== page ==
In addition to solutions that address grid congestion, we expect other developments to make existing real estate more sustainable. To meet the commitments in the climate agreement, more and more entrepreneurs are moving towards renewable energy generation. Although this trend has been going on for some time, it gained extra momentum due to high gas prices in the past quarter. Building owners are increasingly wondering whether they can install a thermal energy system in their area, whether they can be connected to a heat network as yet and whether it is lucrative to fit solar panels on the roof.
Whereas energy costs could previously be predicted with reasonable accuracy, the past quarter’s fluctuating prices have caused real estate managers to start reasoning more from a risk-coverage point of view: if you generate part of your own energy, you will be less impacted if energy prices suddenly rise and therefore run less risk financially. In this way, saving energy becomes even more attractive, because anything you do not use you do not have to buy, which is good for your pocket and good for the energy transition.
Information is the key to saving. Lighting, heating and appliances can all be monitored and controlled from a central hub. When do you run which equipment, and how can you fine-tune your systems? Consumption is made transparent using software after which plans for more efficient energy management can be developed. This means that office buildings can become more sustainable to a Paris Proof level even faster. However, ambition levels vary from building to building. Fortunately, an increasing number of smart tools are coming on the market that enable real estate owners to map out a route to arrive at Paris Proof level.
Thanks to Smart Building Technologies, a building’s energy performance is quickly mapped using artificial intelligence and data. This provides an understanding of how to future-proof your building. By using Smart Building Technology as a means, it becomes clear which technologies are relevant and what the business case for your specific solution is. In 2023, more and more real estate will be future-proofed in this way.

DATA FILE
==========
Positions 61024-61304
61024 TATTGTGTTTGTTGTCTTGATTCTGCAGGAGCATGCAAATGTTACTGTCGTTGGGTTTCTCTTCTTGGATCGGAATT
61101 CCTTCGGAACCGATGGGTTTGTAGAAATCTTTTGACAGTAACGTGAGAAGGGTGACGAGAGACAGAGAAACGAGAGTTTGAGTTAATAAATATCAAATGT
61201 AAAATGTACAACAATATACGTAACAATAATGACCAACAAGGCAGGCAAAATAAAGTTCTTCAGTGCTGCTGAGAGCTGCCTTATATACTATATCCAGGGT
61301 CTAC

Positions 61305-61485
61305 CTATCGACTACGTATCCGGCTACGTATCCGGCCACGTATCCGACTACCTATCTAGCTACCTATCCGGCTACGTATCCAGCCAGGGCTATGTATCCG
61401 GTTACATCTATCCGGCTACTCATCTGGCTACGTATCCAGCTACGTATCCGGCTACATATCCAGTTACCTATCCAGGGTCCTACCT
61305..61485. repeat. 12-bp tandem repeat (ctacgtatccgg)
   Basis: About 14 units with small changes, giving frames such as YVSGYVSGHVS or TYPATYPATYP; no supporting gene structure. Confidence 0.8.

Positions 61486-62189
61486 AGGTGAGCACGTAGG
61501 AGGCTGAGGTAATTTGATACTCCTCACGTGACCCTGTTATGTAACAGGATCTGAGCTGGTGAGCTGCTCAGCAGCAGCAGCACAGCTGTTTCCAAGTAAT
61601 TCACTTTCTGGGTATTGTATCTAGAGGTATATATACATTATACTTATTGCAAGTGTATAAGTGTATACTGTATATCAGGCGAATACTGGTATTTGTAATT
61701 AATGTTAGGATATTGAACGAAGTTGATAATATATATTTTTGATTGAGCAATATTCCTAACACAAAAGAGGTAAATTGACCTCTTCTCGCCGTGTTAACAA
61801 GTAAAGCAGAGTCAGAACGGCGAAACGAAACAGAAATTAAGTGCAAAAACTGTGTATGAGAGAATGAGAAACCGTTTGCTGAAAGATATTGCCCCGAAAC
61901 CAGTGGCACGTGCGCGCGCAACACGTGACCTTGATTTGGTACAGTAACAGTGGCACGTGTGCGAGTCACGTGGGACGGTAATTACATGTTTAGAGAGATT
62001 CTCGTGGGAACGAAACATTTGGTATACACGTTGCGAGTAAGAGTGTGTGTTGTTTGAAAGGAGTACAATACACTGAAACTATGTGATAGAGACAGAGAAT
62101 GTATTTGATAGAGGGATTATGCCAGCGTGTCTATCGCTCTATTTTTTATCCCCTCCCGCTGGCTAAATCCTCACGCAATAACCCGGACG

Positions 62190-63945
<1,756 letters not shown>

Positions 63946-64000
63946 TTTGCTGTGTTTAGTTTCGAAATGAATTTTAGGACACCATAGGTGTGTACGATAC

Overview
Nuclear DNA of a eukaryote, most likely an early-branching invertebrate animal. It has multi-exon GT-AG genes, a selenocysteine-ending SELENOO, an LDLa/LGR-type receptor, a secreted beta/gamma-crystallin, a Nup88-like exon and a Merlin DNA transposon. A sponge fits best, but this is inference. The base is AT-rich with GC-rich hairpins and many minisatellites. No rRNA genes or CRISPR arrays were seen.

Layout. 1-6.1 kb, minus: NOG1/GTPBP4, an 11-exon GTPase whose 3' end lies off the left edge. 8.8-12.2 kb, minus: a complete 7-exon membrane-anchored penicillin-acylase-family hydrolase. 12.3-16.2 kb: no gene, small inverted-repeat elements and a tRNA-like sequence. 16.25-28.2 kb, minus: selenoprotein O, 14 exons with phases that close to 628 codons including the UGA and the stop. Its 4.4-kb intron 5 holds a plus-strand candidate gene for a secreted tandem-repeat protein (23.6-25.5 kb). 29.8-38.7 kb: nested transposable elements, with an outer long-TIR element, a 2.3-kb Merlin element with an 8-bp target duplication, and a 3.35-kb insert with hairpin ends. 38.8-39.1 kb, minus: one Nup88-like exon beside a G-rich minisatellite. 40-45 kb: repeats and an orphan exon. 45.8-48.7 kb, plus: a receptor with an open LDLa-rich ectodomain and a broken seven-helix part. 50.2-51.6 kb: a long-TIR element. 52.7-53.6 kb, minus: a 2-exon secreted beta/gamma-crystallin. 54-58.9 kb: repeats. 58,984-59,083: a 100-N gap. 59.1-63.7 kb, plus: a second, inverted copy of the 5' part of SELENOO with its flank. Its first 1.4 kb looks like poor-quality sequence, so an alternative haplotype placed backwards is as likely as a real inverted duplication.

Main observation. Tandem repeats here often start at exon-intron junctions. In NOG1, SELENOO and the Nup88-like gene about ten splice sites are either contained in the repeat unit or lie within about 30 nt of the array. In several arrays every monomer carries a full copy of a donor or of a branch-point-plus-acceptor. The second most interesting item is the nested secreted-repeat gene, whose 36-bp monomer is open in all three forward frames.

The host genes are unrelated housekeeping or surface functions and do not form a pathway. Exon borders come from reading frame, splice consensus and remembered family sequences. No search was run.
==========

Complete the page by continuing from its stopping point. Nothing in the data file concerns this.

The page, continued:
Reducing the ecological footprint is a theme that increasingly dominates the list of ambitions of real estate owners. However, an asset’s footprint consists of more than just energy consumption. Using renewable materials in a circular way and processing waste streams is therefore becoming increasingly popular.
Fine-tuning existing products to make them less damaging to the environment is a trend that will certainly be evident in 2023. Solarge is one such company innovating on this front. As their solar panels are lighter than those of competitors and emit less carbon in production, they have been included on the 2020 Milieulijst, the Dutch Environmental List tool. This allows entrepreneurs to enjoy tax benefits through the VAMIL (flexible depreciation of environmental investments) scheme.
In the Netherlands, we collectively burn two million megatons of waste a year. This is a shame, because much of our waste can serve as raw material for new products. Seenons is targeting a residual waste-free world by giving commercial waste a second life. Via their platform, they bring together companies, transport partners, waste service providers and municipalities to enable more sustainable waste solutions and to work together towards a circular economy.
An increasing number of public authorities are joining this platform, and real estate owners will also want a better use for the waste created in the workplace on a daily basis. Smart IT platforms like that of Seenons are expected to serve entire business parks in the future.
If you are curious about the latest trends in sustainable innovations, become inspired at the next CFP Innovation Day!